"Blue cheese" refers to cheeses inoculated with mold during the cheesemaking process, which results in the characteristic blue veining throughout the cheese and a distinctively strong flavor. Maytag, Roquefort, Gorgonzola, and Stilton are among the more famous examples of blue cheese.
Delicious as part of a cheese plate, blue cheeses complement a surprisingly broad range of foods. They're pungent and assertive, so they combine really well with starchy, rather bland foods like potatoes, pasta, and polenta. They also pair beautifully with beef and star in all kinds of salads, including the classic Cobb.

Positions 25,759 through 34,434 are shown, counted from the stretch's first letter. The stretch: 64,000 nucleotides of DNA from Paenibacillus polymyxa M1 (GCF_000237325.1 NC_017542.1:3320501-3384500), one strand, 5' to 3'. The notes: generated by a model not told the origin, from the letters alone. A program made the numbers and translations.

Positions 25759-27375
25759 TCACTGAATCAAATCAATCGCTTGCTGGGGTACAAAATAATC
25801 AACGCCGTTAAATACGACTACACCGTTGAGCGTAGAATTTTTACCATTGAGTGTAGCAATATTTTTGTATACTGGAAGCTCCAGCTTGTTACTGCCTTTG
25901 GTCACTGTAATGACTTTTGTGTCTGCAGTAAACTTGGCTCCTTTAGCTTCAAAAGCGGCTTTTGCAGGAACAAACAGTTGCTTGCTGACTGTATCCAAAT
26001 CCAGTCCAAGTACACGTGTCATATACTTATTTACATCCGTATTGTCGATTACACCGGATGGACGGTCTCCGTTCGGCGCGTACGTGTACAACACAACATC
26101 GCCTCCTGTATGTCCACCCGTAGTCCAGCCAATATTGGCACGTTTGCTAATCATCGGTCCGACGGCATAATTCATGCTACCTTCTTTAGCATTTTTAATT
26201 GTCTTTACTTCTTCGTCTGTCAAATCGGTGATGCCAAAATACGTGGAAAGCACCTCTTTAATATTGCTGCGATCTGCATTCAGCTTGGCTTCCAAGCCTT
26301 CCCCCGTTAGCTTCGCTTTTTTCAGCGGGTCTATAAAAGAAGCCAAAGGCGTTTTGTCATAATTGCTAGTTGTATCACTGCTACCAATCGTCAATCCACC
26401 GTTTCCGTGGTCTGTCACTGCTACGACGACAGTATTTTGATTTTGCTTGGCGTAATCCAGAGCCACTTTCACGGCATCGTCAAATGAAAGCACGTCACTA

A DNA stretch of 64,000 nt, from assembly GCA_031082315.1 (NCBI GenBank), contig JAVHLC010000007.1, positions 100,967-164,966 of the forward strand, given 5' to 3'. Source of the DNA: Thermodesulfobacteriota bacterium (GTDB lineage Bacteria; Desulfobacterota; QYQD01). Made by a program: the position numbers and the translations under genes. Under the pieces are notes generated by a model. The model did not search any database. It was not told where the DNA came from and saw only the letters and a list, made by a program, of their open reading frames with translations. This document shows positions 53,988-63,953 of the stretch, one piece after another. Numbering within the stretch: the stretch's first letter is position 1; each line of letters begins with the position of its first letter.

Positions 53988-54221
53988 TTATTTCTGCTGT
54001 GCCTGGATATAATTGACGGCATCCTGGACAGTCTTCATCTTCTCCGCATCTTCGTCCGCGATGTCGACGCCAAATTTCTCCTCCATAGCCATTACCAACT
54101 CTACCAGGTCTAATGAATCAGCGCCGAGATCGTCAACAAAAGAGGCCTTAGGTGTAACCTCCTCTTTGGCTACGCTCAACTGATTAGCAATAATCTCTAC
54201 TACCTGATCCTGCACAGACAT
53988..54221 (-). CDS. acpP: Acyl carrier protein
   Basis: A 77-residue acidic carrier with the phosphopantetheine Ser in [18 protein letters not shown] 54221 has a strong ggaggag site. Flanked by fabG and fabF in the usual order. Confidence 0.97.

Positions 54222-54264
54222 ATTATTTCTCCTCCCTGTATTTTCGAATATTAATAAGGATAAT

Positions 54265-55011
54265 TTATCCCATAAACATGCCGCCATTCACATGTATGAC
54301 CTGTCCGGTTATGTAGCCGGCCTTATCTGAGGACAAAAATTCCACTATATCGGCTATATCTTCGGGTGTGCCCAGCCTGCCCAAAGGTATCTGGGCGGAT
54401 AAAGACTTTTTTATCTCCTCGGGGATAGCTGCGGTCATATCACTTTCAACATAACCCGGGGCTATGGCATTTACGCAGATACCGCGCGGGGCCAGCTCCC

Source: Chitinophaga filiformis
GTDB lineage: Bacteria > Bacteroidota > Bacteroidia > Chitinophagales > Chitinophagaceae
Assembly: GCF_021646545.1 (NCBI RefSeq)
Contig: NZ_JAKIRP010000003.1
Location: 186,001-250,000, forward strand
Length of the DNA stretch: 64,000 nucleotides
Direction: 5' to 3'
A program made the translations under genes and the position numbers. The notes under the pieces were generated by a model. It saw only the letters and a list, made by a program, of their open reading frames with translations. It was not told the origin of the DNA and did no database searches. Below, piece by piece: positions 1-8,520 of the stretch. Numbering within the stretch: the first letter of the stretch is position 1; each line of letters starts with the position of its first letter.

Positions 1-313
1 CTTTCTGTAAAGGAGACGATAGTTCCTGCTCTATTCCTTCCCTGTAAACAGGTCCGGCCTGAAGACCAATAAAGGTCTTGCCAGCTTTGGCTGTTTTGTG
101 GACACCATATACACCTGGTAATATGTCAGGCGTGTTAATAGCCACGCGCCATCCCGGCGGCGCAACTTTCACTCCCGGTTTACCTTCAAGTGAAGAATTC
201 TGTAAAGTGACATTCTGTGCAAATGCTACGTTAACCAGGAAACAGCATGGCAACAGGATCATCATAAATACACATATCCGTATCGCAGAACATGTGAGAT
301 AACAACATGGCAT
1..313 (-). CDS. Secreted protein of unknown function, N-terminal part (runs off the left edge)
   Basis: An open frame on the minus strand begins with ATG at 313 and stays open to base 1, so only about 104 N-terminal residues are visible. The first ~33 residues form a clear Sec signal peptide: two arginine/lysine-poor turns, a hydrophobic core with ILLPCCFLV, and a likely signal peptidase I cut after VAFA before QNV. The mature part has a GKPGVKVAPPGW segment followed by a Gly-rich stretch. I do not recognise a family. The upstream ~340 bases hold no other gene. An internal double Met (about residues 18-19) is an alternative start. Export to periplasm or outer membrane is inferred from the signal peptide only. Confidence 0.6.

8 oz. = about 2 cups crumbled
A strong goat cheese may work in some recipes but the flavor will lack that unmistakable "blueness."
Your better blue cheeses (those not mass produced) are usually sold in chunks and wedges and not already crumbled. Since your finished dish is only as good as the cheese you make it with, try to avoid mass-produced ones in favor of artisan cheeses, which are more likely to be found at a specialty food store, although selection at supermarkets is improving.
Some blue cheese come with an inedible rind that needs to be removed.
Keep blue cheese well-wrapped in the refrigerator. Cut off only as much as you plan to use and rewrap the rest immediately. Some styles will soften as they age, which is usually fine but when the rind has become slimy, it's past its prime.